What is on my heart at this moment? My heart is full of compassion for our brothers and sisters in Venezuela!
The American media has hardly touched what is truly going on there. As a result, we have been relying on other international resources, whether professional or amateur.
For those of you not following the news, Venezuela is on the brink of massive change. For the first time in decades, an advocate for change by the name of Juan Guaidó has arisen to challenge Venezuela’s long history of dictatorship. And he has the vast majority of Western governments and media on his side. Their hope is to see free and fair elections and a peaceful society emerge from the ashes of Maduro’s destructive policies.
While this is great news, there has been a lot of resistance to this change, and the rule of law is absent in most of the country. Everyone in Venezuela has been impacted in some way. Some of the people suffering are the very ones we have ministered to over the last decade. Murder, theft, and arson of homes are especially rampant in the southern part of the nation where our Indigenous brethren are.
Some of our Venezuelan sources have sent me videos, audio recordings and numerous pictures of the shocking events. Two weeks ago, I was told of Indigenous children being kidnapped out of their classrooms and forced to fight on behalf of Maduro’s army. Men and women of all ages are coming out to fight against this atrocity. It has gotten so bad that I saw a picture of a grandma in a wheelchair, holding a rifle, ready to defend her family.
I saw the airport in Santa Elena (southern border with Brazil) burning in an attempt to drive out the police, who had not only supported but also endorsed these recent brutalities. Last night, we were told the government released prisoners from jail in order to strengthen Maduro’s army. Most of these prisoners had simply stolen bread to feed their families and have been held in overcrowded jails without any upcoming trial. The only food they were receiving was brought by their families. I would think these very prisoners would turn on the people who forced these inhumane conditions upon them.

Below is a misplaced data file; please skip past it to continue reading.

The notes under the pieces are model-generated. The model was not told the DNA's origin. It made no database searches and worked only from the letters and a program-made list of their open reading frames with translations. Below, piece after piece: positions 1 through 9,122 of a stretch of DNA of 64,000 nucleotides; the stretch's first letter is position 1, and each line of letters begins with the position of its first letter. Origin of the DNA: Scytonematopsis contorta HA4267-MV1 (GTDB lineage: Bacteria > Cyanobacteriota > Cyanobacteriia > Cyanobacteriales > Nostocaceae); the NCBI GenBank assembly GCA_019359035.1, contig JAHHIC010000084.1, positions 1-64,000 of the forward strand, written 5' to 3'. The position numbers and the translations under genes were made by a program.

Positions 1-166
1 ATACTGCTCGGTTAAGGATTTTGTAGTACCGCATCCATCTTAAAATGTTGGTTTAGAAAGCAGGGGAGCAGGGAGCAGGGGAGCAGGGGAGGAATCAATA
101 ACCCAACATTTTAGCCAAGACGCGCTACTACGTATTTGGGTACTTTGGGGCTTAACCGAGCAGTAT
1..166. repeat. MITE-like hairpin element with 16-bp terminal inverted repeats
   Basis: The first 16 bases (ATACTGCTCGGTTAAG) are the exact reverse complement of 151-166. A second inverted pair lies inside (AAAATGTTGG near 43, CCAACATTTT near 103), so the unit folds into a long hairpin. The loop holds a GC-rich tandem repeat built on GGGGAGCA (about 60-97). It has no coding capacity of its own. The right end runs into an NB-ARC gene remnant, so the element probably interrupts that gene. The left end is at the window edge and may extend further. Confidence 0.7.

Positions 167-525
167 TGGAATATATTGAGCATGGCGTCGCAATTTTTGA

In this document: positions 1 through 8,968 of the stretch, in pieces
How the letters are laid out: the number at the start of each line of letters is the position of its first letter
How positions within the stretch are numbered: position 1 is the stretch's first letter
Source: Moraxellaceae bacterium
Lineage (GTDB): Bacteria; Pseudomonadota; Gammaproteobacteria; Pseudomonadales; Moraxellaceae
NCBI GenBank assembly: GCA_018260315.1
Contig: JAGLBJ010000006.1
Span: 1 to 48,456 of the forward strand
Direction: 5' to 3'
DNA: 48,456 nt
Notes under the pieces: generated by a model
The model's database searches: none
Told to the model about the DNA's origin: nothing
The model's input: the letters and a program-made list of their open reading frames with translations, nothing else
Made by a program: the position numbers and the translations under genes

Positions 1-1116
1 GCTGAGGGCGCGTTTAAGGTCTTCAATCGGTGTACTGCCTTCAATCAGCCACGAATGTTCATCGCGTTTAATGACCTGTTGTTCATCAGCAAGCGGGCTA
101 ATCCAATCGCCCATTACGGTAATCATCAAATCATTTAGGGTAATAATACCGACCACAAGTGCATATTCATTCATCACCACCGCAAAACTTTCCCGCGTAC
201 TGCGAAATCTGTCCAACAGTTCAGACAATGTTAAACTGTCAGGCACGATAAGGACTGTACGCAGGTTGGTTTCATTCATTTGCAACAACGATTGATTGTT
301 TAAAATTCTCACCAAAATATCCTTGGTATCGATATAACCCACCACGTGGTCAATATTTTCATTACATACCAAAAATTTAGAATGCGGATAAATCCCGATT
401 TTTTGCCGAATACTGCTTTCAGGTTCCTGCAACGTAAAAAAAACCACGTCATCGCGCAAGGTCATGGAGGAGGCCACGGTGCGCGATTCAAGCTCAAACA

On the northern ocean front, a ship coming from Puerto Rico with six US citizens on board, full of humanitarian aid, was told to not go any closer to the nation and remain in international waters or it would be burned.
I don’t say all this to inflict fear or anger. The suffering citizens are very close to my heart, and the Bible says when one suffers, we all suffer. We feel their pain and run to the Lord on their behalf. We also pray for the leadership. The ones trying to bring change, and the ones inflicting it alike!
The good news is that there is hope. There are many people praying for God to move and deliver His people, and we trust in Him completely. President Trump and Vice President Pence completely support a peaceful transition of power, but have said that all options are on the table. We pray for peace to reign in Venezuela, and we dare to believe in hope as such a time as this. We will not stop believing.
In response to the daily flood of texts I have received from our struggling friends and church leaders, immense compassion and love well up from within me to pray and to use every available resource to lessen their suffering. In obedience to the Father’s leading, because of His great love, and because He has linked us with our Venezuelan and Indigenous brethren, we will continue to come alongside them with prayer, knowing our God ordains when leaders rise and fall. But we want to enable them to continue to share the light of Christ into the darkness where their neighbors are literally dying of starvation. If hope can be brought through a meal that will postpone starvation another few days so that unbelieving ears can hear of the Hope of Christ, we want to use every means possible to expand His Kingdom through the relationships He has formed. The darkness and hopelessness are so intense that the hope of Christ shines even brighter.